5) Well then, if you respected the human rights to bodily integrity, consent, and religious freedom of your sons (if you have any), then you are not of the misandrist feminists I am referring to. I have met feminists who don’t give a damn about the human rights of boys, and say things like, “you deserve 5 minutes of pain for 9 months of pregnancy”. Actually, it’s a lifetime of circumcision complications for men.

        • Heather T

          Well, fair enough. But I’m not sure how you expect feminists to fight on men’s behalf, when, to begin with, so much of our energy is already being spent dismantling the barriers we face in gaining enough social and political sway to be effective agents of change.

          • Patrick Seiter

            It’s actually easier to fight against all forms of mutilation in parts of Africa than it is to fight against _only_ FGM. For instance, I’ve read interviews of Africans who say (not verbatim, just recollection), “They tell us to stop cutting our girls, but say nothing about cutting our boys. It makes no sense, the hypocrites.” If we used the ideology of not cutting the genitals of all children, it would be much more pliable an argument. Otherwise, they’ll just go back to cutting girls because they don’t see a gendered difference between male/female mutilation like we do.

            This might only work in Central Africa though. North Africa, the Middle East, and Southeast Asia all need a Quranist revolution (the Quran says we are created perfect, and says nothing about male or female circumcision. The hadiths directly contradict it) before we can stop male and female circumcision there completely. I’m a firm supporter of Kurdish independence, but they’re really bad when it comes to FGM.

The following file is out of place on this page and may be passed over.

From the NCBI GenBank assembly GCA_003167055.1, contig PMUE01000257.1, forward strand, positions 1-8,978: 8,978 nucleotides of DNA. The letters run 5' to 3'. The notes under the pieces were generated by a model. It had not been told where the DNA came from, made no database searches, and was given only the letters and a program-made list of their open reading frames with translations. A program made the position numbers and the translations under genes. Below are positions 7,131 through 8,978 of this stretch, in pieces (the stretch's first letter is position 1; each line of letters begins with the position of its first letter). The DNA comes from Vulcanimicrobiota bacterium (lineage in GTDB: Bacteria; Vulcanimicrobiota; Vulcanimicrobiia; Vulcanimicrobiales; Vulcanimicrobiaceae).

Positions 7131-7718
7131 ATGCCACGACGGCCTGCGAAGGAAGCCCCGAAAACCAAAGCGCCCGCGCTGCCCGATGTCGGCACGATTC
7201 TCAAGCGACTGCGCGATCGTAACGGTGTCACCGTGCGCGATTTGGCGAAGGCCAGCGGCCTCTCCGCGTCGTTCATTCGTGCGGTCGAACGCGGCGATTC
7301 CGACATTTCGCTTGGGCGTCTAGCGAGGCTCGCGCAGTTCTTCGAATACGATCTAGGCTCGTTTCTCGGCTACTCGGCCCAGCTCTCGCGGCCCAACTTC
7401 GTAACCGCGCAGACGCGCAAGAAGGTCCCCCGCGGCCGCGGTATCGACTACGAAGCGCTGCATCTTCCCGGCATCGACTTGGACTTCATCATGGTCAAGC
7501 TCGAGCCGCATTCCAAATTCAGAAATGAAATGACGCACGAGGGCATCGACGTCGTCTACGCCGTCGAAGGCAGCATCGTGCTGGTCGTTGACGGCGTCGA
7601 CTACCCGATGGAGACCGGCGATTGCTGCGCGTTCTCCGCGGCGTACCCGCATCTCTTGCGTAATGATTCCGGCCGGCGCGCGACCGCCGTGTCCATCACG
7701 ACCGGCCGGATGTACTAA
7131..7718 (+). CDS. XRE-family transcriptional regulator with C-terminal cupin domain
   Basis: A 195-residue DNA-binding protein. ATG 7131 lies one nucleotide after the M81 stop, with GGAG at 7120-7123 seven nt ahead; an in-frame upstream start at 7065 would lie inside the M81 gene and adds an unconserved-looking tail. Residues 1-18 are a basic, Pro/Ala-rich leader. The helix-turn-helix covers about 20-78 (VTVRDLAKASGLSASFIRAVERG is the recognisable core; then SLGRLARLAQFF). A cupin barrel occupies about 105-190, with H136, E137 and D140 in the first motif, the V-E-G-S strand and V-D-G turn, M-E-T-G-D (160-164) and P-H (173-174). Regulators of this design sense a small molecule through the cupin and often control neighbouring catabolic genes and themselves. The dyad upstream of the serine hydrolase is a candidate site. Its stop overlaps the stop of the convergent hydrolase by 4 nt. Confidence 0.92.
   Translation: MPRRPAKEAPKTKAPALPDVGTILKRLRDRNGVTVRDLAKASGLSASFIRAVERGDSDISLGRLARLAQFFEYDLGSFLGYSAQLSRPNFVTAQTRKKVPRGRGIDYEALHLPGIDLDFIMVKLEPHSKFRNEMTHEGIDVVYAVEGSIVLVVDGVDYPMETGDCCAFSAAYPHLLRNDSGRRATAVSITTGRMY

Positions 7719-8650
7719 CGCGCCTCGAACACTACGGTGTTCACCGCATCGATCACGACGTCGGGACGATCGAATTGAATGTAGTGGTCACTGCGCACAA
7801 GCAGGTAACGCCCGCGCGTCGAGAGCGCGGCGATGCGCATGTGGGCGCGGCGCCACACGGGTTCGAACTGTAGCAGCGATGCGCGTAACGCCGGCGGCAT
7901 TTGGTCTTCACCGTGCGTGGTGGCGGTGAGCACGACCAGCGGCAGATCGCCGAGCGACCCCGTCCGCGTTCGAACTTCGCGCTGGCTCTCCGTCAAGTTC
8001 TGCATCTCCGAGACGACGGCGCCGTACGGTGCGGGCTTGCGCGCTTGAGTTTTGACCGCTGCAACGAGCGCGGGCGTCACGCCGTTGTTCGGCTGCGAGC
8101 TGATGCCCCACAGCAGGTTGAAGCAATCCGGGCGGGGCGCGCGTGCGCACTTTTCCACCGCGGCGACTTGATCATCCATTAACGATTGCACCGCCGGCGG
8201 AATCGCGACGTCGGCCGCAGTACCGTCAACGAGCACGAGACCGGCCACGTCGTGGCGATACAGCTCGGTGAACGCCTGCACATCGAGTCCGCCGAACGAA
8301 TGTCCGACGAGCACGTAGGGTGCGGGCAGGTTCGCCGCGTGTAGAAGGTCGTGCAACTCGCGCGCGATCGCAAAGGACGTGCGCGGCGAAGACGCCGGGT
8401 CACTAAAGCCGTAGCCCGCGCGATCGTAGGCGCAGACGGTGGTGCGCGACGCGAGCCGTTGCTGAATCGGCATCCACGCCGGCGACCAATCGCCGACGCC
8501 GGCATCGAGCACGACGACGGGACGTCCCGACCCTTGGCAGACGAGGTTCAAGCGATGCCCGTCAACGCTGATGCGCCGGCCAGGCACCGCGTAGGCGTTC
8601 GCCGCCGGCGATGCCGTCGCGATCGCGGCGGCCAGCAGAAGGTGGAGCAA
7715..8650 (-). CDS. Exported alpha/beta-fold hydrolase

And to my knowledge, there isn’t widespread female genital mutilation in South Africa, so it will take some other sort of movement to save lives in that country.

          • Heather T

            “They tell us to stop cutting our girls, but say nothing about cutting our boys.”

            I’m not sure who the “they” are in this statement. Were the Africans referring to Western government? Were they referring to only the female feminists from the West? Was/were the speakers male Africans who were upset at having been cut? Or was it a deflection?

            In any case, yes yes yes, this is a children’s issue – and so perhaps men could align themselves with the groups spreading awareness of FGM and form partnership….as opposed to pushing the issue into stalemate.

          • Patrick Seiter

            Sorry for the late reply. I think they’re just referring to Westerners in general. I definitely don’t think they’d be referring to Western feminists. I also couldn’t find the video I was looking for, so take my account at face value until I find the source at some point in time.

        • Heather T

          And you always have the option of becoming the feminist that you expect us to be.